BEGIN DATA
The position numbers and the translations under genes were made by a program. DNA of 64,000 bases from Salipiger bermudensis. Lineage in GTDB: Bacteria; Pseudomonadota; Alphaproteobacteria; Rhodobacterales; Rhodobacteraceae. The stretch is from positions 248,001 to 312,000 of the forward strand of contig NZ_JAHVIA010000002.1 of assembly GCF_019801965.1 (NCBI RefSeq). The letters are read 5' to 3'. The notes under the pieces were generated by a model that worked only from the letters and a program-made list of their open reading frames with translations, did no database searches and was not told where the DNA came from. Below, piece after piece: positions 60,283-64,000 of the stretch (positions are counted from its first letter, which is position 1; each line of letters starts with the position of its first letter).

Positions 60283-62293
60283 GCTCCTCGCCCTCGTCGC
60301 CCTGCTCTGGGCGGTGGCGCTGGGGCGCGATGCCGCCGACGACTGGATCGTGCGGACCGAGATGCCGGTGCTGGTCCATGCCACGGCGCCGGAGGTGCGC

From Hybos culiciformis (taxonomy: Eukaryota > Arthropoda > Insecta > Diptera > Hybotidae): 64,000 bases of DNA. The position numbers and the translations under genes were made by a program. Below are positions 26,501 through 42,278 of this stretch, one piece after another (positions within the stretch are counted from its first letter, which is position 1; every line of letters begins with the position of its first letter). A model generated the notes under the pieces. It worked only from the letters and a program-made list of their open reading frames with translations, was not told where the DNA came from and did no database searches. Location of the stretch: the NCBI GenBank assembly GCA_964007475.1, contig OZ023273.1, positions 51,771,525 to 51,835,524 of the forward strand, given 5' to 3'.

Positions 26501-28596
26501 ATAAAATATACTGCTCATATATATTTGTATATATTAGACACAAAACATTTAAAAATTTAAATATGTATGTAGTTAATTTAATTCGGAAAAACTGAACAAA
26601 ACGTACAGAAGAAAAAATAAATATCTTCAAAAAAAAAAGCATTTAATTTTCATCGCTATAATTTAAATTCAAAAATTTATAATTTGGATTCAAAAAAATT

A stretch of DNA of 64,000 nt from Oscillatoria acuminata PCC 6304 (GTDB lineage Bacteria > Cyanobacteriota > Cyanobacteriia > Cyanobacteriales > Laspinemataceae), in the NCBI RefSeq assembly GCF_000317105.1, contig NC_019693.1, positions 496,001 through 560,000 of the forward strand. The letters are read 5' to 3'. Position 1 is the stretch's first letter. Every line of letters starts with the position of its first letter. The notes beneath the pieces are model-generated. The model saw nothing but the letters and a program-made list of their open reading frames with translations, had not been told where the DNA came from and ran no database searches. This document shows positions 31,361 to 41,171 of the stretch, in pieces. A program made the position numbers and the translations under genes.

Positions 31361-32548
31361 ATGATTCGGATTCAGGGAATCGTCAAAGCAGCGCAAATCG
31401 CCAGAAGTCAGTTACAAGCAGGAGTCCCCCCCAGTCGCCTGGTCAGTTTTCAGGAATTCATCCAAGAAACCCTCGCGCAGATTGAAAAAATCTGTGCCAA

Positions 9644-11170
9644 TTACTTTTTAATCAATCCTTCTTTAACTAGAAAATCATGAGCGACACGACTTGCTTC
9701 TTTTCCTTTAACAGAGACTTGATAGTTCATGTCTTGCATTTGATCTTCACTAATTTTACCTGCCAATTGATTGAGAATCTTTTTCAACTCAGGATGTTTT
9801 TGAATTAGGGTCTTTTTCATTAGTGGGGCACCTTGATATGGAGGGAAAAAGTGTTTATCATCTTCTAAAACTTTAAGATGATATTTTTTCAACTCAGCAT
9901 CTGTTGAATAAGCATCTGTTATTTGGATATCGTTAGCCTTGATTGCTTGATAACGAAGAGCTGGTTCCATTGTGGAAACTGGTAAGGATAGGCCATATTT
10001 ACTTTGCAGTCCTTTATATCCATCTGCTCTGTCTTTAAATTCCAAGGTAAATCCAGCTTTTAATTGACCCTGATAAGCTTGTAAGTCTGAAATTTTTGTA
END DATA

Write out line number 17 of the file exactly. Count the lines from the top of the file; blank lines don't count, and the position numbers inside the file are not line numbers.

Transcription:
9901 CTGTTGAATAAGCATCTGTTATTTGGATATCGTTAGCCTTGATTGCTTGATAACGAAGAGCTGGTTCCATTGTGGAAACTGGTAAGGATAGGCCATATTT